Friday, March 14th, 2014 – The Second Friday in Lent
I love singing along with Josh Turner on Long Black Train:
There’s a long black train comin’ down the line,
Feeding off the souls that are lost and cryin’.
Rails of sin, only evil remains.
Watch out, brother, for that long black train.
Look to the heaven’s, you can look to the sky.
You can find redemption staring back into your eyes.
There is protection and there’s peace the same:
Burnin’ your ticket for that long black train.
‘Cause there’s victory in the Lord, I say.
Victory in the Lord.
Cling to the Father and his Holy name,
And don’t go ridin’ on that long black train.
It’s fun singing along. The tune is uplifting (check it out). And, yet, I pause and wonder about how I am influenced by the subversive message in the language. We have long associated black with sin and white with virtue. Consider these many terms: black mark, black sheep, blacklist, blackball. I embrace diversity; I love the opportunity to grow through the varied ways of approaching life, of celebrating life, of being in this world. And, yet, when I sing along with Josh Turner, am I somehow enforcing a deep-seeded notion in my white psyche that black people are less and white people are more?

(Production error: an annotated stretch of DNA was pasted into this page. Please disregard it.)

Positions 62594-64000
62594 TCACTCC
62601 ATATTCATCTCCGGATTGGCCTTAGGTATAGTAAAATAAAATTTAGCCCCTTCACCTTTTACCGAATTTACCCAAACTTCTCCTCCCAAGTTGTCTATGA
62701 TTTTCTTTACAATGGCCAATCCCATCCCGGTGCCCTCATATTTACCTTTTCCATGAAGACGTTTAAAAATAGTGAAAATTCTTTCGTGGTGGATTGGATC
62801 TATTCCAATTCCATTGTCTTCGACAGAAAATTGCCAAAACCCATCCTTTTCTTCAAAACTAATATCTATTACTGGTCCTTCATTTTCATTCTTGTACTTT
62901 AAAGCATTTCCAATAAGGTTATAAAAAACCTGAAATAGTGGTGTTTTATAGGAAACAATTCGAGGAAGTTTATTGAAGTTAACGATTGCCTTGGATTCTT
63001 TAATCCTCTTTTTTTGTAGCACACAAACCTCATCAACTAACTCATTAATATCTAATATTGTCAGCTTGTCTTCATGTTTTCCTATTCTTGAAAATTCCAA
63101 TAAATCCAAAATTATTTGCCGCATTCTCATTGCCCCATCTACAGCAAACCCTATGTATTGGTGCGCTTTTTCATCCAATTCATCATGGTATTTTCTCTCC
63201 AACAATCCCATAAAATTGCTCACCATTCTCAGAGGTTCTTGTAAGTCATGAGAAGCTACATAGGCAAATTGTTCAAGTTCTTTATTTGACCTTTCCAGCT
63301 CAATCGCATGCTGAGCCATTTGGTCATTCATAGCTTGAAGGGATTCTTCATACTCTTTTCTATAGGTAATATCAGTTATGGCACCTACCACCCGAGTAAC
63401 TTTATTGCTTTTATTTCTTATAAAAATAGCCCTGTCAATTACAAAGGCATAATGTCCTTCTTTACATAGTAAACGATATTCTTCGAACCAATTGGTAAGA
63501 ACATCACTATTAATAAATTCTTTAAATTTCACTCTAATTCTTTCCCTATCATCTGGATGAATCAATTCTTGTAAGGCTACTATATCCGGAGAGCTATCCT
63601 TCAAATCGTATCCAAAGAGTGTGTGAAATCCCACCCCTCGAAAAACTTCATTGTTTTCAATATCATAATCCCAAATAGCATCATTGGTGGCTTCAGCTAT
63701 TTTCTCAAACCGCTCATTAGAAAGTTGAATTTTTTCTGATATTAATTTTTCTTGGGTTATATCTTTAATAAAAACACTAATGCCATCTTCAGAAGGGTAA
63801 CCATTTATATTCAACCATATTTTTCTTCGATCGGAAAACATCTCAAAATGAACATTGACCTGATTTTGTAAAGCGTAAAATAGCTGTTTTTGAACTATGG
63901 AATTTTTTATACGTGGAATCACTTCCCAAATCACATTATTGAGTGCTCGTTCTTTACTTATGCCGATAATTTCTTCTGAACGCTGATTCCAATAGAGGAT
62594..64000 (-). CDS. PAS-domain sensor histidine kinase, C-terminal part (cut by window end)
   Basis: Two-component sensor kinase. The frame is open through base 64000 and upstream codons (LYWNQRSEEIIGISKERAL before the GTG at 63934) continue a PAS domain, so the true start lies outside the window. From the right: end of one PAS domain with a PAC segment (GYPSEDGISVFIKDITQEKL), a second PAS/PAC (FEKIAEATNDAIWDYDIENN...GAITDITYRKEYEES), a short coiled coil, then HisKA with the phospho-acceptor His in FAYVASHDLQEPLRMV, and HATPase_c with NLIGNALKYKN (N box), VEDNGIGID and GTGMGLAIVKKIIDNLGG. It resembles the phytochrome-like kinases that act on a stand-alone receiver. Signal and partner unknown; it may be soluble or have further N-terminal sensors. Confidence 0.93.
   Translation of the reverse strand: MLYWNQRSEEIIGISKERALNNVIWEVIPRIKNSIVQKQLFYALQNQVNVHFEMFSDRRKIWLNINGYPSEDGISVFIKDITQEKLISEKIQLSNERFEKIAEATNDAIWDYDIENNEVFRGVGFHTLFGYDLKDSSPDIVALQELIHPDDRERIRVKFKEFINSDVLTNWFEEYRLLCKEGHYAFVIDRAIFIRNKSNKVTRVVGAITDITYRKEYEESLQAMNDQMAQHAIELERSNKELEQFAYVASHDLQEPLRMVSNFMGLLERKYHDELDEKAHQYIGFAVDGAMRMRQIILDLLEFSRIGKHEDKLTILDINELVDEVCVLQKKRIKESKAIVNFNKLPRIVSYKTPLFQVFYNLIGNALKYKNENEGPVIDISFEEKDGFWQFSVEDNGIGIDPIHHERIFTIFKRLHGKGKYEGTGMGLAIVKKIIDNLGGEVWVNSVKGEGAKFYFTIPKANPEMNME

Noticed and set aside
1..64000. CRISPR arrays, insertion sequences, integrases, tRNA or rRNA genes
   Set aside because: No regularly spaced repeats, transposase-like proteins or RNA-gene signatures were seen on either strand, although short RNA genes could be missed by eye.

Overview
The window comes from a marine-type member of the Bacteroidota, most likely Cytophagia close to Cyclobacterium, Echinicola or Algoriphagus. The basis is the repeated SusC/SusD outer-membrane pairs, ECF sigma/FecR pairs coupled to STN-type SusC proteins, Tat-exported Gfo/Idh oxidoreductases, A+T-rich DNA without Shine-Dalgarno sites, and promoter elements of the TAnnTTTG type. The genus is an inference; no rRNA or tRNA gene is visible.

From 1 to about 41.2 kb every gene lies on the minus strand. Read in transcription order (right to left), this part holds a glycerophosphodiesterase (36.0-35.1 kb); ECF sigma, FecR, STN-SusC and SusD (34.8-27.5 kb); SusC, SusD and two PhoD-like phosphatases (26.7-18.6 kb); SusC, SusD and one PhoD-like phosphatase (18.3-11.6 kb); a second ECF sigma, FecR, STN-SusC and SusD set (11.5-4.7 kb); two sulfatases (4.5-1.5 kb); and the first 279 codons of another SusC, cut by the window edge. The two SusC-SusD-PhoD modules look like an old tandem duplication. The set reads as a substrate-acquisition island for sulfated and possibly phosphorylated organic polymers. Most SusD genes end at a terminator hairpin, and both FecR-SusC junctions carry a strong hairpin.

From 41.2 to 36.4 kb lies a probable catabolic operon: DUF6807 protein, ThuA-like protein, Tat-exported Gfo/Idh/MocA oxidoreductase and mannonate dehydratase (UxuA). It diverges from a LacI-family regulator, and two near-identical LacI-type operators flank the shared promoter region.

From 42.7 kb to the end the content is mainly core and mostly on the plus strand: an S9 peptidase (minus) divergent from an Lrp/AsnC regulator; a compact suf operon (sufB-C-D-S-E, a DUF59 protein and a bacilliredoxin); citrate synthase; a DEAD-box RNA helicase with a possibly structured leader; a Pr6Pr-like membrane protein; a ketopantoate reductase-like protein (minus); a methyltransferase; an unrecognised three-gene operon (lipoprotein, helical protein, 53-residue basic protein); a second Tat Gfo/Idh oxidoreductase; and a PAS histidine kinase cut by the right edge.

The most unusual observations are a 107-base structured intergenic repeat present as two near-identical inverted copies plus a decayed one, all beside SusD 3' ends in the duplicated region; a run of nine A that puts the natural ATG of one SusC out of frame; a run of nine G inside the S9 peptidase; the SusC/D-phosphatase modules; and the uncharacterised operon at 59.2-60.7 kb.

Back in seminary, I attended Anti-Racism training, a requirement for all people in the Diocese of Chicago going through the ordination process. One particular exercise stands out for me, one I continue to think about. We were broken into two groups: white people and black people. We were asked to discuss how we describe our culture. When we came back together, the black people had much to share about their music, their food, their clothing, their language, and their social interactions. Us white folk were stymied. We didn’t know what to say. We didn’t know how to describe ourselves. In essence, our problem was that we didn’t know how to describe what to us is just so “the norm”. Whoa, scary stuff to face my ignorance.
How am I influenced by the norms of our language? Our lives are all about our relationships with one another. We connect through words. Words matter. How do my words hurt? How do my words help?
– Jeanne Stewart